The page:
Richard Benjamin as Alexander Portnoy and DP Barnes as Dr Spielvogel in Ernest Lehman’s Portnoy’s Complaint (1972).
Richard Benjamin as Alexander Portnoy and DP Barnes as Dr Spielvogel in Ernest Lehman’s Portnoy’s Complaint (1972). Photograph: Allstar/Warner Bros

Bailey’s account of the last years is touching. Having announced his retirement from writing, Roth talked of “rambling happily into oblivion”, his battles behind him. New awards came. Old friendships were revived. Young women still appeared on his arm but nothing happened in bed beyond cuddles. Asked for his thoughts on the Nobel prize for literature going to Bob Dylan rather than to him, he joked: “It’s OK, but next year I hope Peter, Paul and Mary get it.” When Lisa Halliday’s portrait of him as the elderly Ezra Blazer appeared in her novel Asymmetry shortly before his death, he approved.

He would approve of this biography, too, not because it’s partial but because Bailey’s industriousness is on a par with his own. With a “mile of files” and boxes to work through, it’s a miracle that he has published so lucid a book just three years after Roth’s death – and one so packed with good anecdotes and jokes, including one at his own expense when Roth took a toilet break during their interviews (“I sat on his studio couch, listening to our greatest living novelist empty his bladder, and reflected that this was about as good as it gets for an American literary biographer”). Among the documents he quotes from is “Notes for My Biographer”, a 295-page rejoinder to Bloom that Roth planned to publish till friends and lawyers talked him out of it. Bailey relies on this more than he should, unfairly dismissing her memoir as “scurrilous”. But given how determined Roth was to control his posthumous reputation, after falling out with his first official biographer, Ross Miller (nephew of Arthur), it’s an achievement for Bailey to have gained as much distance as he has.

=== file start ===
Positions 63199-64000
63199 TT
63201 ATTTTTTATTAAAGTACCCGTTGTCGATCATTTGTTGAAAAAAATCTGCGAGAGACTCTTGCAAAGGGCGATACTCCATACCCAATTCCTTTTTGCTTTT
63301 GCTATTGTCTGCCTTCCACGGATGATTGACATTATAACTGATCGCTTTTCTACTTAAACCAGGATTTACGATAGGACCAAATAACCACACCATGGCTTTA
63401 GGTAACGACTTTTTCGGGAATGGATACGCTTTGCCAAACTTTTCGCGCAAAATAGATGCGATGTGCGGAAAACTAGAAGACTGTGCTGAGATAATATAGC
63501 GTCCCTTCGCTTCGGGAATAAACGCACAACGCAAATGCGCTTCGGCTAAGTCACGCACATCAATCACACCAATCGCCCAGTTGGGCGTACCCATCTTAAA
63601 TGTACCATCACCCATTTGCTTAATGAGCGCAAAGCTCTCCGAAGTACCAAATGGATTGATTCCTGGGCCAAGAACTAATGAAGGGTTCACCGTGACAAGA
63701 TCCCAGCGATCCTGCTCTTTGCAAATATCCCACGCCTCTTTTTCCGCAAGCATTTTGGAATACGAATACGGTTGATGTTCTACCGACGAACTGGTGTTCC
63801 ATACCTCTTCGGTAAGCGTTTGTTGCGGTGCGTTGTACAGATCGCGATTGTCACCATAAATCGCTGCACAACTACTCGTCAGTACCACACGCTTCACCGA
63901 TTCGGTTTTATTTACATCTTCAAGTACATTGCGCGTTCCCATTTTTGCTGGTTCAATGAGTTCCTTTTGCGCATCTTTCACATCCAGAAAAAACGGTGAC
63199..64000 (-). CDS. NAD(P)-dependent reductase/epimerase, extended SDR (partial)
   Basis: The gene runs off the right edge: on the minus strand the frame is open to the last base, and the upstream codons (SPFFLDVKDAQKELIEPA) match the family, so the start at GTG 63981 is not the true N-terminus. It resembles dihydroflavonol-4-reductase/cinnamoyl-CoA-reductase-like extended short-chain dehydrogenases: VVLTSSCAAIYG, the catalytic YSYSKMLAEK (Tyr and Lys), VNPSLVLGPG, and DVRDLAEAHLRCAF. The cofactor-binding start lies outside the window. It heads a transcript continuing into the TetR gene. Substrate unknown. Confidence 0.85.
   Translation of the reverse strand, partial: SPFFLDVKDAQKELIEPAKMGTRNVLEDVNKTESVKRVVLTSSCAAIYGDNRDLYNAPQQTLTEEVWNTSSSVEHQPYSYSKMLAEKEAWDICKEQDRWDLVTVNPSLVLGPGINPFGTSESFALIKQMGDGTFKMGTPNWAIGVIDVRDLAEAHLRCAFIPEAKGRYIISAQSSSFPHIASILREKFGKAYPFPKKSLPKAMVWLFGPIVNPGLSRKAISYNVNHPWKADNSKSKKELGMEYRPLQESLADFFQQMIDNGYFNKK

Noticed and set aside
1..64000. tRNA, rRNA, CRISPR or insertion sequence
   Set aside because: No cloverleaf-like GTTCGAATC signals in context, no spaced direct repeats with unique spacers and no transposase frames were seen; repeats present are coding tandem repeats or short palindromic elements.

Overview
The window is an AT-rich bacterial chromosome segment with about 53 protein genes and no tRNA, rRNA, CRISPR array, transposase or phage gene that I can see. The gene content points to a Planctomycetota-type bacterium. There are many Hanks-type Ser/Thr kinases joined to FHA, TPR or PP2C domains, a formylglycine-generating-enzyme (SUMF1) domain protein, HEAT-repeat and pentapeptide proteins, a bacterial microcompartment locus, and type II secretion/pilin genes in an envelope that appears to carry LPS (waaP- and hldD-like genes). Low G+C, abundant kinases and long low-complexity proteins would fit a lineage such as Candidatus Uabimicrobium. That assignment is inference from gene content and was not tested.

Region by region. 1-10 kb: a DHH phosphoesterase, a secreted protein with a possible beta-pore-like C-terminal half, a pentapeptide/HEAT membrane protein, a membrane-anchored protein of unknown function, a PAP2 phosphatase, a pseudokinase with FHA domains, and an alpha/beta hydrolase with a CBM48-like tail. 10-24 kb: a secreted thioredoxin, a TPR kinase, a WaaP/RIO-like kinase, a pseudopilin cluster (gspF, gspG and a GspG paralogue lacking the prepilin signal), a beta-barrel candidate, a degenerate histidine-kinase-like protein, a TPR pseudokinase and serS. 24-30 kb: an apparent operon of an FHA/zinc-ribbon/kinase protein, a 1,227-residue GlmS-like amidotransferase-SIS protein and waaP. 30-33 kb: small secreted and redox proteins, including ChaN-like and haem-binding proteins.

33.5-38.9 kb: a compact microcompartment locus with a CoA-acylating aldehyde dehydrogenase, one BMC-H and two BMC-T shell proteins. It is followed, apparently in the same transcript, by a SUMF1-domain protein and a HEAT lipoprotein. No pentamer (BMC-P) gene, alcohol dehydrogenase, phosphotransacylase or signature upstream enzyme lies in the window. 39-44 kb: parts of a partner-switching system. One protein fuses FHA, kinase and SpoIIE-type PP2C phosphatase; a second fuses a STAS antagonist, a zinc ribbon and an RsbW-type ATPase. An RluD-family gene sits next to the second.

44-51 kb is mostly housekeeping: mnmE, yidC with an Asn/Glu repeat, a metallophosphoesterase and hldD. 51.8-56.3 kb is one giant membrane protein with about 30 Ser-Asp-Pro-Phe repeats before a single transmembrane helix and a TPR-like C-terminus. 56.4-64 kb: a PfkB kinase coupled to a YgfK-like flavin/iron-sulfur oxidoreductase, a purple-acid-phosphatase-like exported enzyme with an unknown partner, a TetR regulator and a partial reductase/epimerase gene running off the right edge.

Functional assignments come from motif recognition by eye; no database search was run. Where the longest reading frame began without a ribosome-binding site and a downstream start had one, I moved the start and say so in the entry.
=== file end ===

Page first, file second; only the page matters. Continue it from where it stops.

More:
The frequency with which Roth fell out with people he loved (friends, editors, agents, fellow authors) is just one of the many ambiguities here. The man who liked to quote Flaubert’s dictum “Be orderly and regular in your life like a bourgeois” was drawn to the manic and bacchanalian; published 31 books but found writing novels “a ghastly protracted slog”; studiously avoided having children but doted on other people’s; spoke only English but was passionate on behalf of non-English writers, especially novelists from eastern Europe. Above all there was his attitude to women, which a hagiographer would try to excuse as typical of the era and an enemy would liken to Harvey Weinstein’s, but was too uniquely Rothian to be either. “Why do you want to characterise me … as some sort of heartless rapist manqué?” the Roth character Tarnopol scolds his psychiatrist Dr Spielvogel in My Life As a Man. Some critics will use this biography to do just that. But the story is more complex – and a lot more interesting.